Hold my hand
First and foremost for pre-schoolers is an understanding of the vital importance of always holding a grown-up’s hand. Reinforce this message by making ‘hand in hands’. Together draw round your hands on card and cut them out. Put your child’s ‘hand’ on top of yours and attach them at the top with a split pin. You could decorate them with felt-tipped pens to look like two styles of gloves. Organise other members of the family, including grandparents, to make ‘hands in hands’ with your child, too.
The Green Cross Code
With young children, focus on the core steps:
- Find a safe place to cross
- Stop at the kerb
- Look right
- Look left
- Look right again
- If the road is clear, cross – don’t run!
- Keep looking and listening for traffic as you cross.
A third of all children hurt crossing the road said they didn’t stop before stepping off the kerb, and as many said they didn’t look. Children love ‘teaching’ teddies and dolls, so get them to do so. Lay a skipping rope on the floor as the ‘kerb’, and quickly transform a doll or teddy into a string puppet by tying a piece of string to each arm and tying the other end to a small ruler. Just listen to your child instructing their ‘puppet’ to ‘stop at the kerb’, which will drum the message in for them.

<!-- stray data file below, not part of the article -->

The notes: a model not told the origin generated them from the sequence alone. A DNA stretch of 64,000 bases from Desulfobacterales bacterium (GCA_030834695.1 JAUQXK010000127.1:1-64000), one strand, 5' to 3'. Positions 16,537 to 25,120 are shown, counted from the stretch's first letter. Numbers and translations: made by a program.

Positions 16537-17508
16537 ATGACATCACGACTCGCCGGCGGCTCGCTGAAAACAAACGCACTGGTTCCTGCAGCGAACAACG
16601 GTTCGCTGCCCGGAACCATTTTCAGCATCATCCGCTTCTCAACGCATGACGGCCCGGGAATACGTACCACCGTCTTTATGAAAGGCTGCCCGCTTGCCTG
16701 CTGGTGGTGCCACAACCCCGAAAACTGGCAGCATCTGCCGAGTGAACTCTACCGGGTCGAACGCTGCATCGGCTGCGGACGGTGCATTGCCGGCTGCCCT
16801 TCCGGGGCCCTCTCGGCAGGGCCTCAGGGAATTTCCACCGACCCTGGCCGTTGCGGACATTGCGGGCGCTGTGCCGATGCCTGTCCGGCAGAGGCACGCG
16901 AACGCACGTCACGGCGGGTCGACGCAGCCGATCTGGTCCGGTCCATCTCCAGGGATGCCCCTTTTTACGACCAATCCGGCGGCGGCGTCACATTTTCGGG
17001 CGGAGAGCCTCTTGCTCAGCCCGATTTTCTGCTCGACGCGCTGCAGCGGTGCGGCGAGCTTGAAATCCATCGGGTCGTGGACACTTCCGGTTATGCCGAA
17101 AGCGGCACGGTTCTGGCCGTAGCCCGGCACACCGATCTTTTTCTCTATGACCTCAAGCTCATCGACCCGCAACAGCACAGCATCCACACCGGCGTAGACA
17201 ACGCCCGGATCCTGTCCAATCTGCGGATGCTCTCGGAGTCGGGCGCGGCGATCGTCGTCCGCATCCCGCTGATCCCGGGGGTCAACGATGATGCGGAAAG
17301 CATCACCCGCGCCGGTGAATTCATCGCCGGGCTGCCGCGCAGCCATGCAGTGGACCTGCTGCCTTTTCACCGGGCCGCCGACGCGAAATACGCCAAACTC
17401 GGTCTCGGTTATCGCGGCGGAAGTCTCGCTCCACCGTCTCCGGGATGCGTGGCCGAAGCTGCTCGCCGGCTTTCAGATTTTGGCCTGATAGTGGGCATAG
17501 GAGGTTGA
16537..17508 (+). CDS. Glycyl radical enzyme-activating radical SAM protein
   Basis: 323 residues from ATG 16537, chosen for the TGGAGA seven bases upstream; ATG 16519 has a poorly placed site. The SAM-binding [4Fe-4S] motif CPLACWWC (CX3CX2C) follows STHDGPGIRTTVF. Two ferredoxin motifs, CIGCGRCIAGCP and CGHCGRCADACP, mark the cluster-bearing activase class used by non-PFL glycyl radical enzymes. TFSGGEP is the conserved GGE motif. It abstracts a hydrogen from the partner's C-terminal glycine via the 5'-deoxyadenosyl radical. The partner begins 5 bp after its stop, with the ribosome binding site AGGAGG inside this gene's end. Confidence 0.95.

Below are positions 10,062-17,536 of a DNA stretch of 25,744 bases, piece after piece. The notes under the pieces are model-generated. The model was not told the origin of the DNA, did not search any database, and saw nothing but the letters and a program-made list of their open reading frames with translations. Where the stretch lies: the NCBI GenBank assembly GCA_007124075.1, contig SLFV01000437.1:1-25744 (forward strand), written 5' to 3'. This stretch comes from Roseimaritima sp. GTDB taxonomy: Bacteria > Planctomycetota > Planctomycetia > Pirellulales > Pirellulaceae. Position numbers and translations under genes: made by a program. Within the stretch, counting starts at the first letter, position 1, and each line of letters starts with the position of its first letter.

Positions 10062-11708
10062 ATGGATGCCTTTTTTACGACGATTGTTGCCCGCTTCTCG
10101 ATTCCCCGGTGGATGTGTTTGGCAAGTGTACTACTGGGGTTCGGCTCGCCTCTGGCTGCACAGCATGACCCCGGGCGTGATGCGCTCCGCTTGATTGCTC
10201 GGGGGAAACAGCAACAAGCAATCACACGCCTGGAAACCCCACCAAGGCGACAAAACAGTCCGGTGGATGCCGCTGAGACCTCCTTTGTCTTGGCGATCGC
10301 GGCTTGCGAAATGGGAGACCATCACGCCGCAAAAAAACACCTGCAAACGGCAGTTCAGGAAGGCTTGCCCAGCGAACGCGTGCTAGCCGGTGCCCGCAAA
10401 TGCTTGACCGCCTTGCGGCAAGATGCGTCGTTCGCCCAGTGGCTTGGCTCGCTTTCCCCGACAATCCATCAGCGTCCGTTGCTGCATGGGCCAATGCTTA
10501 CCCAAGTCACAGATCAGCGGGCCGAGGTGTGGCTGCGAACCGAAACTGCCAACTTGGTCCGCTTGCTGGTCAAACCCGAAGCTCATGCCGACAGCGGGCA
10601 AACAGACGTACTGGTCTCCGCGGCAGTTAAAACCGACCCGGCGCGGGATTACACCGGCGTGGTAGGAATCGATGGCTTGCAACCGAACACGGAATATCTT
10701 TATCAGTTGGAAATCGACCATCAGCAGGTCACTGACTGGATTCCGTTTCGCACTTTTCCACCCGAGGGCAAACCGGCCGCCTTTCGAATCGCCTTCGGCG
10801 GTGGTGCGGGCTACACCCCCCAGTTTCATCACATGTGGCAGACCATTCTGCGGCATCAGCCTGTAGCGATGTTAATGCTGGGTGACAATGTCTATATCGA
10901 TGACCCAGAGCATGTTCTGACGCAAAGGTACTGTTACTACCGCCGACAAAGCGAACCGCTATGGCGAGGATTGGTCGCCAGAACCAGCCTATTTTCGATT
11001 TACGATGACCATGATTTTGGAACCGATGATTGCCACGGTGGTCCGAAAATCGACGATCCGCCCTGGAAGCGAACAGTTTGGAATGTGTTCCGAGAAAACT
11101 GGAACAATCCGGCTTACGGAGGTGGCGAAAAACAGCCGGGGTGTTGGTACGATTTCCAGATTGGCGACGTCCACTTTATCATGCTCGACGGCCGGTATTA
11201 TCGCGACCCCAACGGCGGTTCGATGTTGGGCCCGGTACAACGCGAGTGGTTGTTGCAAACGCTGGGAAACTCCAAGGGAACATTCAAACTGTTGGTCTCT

A simple but effective way to get children to take ownership of safety messages is to encourage them to make up their own songs – just a repeated refrain and a nursery rhyme tune will do. Try ‘Hold my hand’ to the tune of ‘Twinkle, twinkle little star’ – repetitive, but it works!